Degree of Guilt
is an acrostic for dog.
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"Degree of Guilt" is a 2003 mystery drama film directed by Mike Robe.
- country: United States of America
- language: English Language
- costume design by Christopher Hargadon
- genres: Mystery, Thriller, Psychological thriller, Trial drama, Crime Thriller
- released on (20 years ago)
Printed dictionaries and other books with definitions for Degree of Guilt
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The Complete English Dictionary: Or, General Repository of the English Language ... By the Rev. Frederick Barlow ... (1772)
wickedness, or a great degree of guilt. CRI'MP, Adj. easily broken, crumbling; easily reduceable to powder. - To CRl'MPLE, V. A. to draw together in wrinkles. " Crimpled up.
In which the Words are Deduced from Their Originals... by Samuel Johnson
a degree of guilt or folly beyond excuse. * INEXECU/TION. s. Nonperformance. Spenser. INEXHA'LABLE. a. [in and exhale.] That which cannot evaporate. Brown . INEXHA'USTED. a. [in and exhausted. } Unemptied; not possible to be emptied; unspent. Dryden. INEXHAU'STIBLE. a. Not to be spent. * INEXHA'USTIBLENESS . s. The state or quality of being inexhaustible. Scott. * INEXHA/USTIVE. a. Not to be all drawn off; inexhaustible. Thomson. INEXI'STENT. a. sin and existent.
Compiled with the Greatest Care from the Best Authors and Dictionaries Now Extant. By a Society of Gentlemen
To a degree of guilt or folly beyond excuse. - - INEXHA1, ABLE, adj. That which cannot evaporate. JNEXHA( USTED, adj.
by Thomas Sheridan
To a degree of guilt or ...
by John Walker
degree of guilt or folly beyond excuse. INExhAUsTED, in-āks-hăws'täd,a. Unemptied, not possible to be emptied. INExHAUSTIBLE, in-āks-haws't-bl, a. Not to be spent. INExistence, on-agz-isotonse, s. Want of being, want of existence. INExist ENT, in-ègz-istint, a. Not having being, not to be found in nature. INExor: ABLE, in-āks'-rá-bl, a. Not to be entreated, not to be moved by entreaty. INExPEDIENCE, on-sks-pâ'do-3nse } s. Want INExPEDIENCY, ino, - of fitness, want of propriety, ...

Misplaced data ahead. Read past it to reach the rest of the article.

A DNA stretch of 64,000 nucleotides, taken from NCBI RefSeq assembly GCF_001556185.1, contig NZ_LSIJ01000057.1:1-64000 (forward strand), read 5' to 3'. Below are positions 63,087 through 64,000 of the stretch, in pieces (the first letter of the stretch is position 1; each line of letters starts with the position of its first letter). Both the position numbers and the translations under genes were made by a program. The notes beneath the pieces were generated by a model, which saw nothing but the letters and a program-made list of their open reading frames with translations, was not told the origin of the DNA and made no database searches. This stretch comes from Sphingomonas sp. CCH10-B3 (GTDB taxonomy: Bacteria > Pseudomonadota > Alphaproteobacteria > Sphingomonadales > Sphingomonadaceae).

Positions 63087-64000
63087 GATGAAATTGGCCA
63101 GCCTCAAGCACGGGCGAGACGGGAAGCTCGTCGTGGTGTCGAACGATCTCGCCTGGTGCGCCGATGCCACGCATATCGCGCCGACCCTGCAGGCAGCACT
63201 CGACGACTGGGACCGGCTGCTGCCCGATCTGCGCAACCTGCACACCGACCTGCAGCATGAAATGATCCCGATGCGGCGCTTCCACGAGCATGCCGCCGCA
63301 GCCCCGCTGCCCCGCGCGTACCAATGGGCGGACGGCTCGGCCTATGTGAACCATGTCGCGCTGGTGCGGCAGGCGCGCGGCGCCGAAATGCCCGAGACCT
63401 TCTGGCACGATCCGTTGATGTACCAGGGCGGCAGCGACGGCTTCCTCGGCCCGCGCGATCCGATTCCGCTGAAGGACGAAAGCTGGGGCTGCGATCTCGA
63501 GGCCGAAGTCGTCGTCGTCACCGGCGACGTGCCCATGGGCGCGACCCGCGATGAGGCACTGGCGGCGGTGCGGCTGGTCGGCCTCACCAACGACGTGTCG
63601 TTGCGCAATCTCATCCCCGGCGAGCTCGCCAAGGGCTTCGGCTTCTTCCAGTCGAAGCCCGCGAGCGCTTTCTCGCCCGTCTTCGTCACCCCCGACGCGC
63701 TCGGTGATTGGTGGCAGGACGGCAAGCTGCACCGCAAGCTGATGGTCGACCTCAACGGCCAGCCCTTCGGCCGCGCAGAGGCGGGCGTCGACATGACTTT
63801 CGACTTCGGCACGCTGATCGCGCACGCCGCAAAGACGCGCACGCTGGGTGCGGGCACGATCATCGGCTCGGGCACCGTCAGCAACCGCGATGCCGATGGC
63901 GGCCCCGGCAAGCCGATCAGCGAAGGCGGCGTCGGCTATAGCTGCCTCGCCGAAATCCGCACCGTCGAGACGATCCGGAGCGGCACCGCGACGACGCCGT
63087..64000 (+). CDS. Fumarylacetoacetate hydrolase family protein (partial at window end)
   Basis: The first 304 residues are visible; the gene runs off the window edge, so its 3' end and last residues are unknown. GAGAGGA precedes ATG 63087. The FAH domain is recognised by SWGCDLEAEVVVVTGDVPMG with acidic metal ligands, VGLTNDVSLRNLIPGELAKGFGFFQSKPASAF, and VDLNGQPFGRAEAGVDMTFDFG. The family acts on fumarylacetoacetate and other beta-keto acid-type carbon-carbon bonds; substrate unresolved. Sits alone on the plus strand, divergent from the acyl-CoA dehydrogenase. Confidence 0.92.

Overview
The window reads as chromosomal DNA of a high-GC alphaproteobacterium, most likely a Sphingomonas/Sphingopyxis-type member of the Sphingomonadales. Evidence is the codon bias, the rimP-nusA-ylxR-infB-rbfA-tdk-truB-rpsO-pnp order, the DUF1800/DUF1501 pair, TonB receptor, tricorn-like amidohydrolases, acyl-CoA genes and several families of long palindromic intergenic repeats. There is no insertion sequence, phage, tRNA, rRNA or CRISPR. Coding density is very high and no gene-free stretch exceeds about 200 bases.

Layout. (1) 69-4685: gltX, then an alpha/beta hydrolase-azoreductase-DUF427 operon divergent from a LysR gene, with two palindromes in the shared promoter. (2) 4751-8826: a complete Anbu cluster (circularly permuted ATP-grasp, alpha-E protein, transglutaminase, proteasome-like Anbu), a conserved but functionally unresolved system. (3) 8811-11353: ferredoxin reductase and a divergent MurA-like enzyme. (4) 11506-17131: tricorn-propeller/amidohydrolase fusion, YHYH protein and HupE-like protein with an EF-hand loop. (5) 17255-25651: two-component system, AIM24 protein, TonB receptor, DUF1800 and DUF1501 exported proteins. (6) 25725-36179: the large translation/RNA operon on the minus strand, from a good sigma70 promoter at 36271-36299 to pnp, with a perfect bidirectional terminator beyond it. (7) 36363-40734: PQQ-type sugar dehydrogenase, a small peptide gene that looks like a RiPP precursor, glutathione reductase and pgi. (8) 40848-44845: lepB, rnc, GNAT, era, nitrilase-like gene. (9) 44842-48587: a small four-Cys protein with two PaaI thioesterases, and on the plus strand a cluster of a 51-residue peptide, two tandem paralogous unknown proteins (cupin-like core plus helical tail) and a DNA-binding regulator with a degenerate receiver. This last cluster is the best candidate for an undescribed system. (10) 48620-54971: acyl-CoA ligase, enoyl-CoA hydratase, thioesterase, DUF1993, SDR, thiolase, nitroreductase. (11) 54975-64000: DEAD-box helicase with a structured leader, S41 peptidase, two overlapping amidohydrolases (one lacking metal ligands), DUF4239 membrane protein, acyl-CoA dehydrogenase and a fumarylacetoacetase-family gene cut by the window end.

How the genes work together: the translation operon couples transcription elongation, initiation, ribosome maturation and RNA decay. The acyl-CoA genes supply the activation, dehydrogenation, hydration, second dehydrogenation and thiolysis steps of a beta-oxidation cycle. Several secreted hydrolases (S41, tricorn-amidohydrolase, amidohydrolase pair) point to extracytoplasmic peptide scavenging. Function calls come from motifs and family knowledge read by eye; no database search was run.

A Dictionary of the English Language ... Abridged from the Rev. H. J. Todd's corrected and enlarged ... edition, by Alexander Chalmers (1824)
by Samuel Johnson, Alexander Chalmers, Henry John TODD (Archdeacon of Cleveland.)
To a degree of guilt or folly beyond excuse. Harmar. IN## Jr'TION. n.s. Nonperformance.
Explained in Their Different Meanings, and Authorized by the Names of the Writers in Whose Works They are Found ... Abridged from the Rev. H.J. Todd's Corrected and Enlarged Quarto Edition by Samuel Johnson
To a degree of guilt or folly beyond excuse. Harmar. INo.
A critical pronouncing dictionary, and expositor of the English language ... The twenty-first edition (1821)
by John WALKER (the Philologist.)
To a degree of guilt or folly beyond excuse. *Exhalable, in-èks-hălă-bl, a rhat cannot evaporate. *Exhausted, in-èks-häwstèd, a. Unemptied, not possible to be #mrried. *xhaustible, in-èks-häwsté-bl, a. Not to be spent. *xistence, in-ègz-is- tênse, s. want of being, "ant of existence. Exempt from Exemption Unavoidable, not INExistENT, in-ègz-is' tent, a 478. Not having being, not to be four: in nature. INExoRABLE, in-èks!!-rá-bl, a. entreated, Lot to be moved by entreaty. Q INExPEDIENCE ...
And Expositor of the English Language... by John Walker
To a degree of guilt ...
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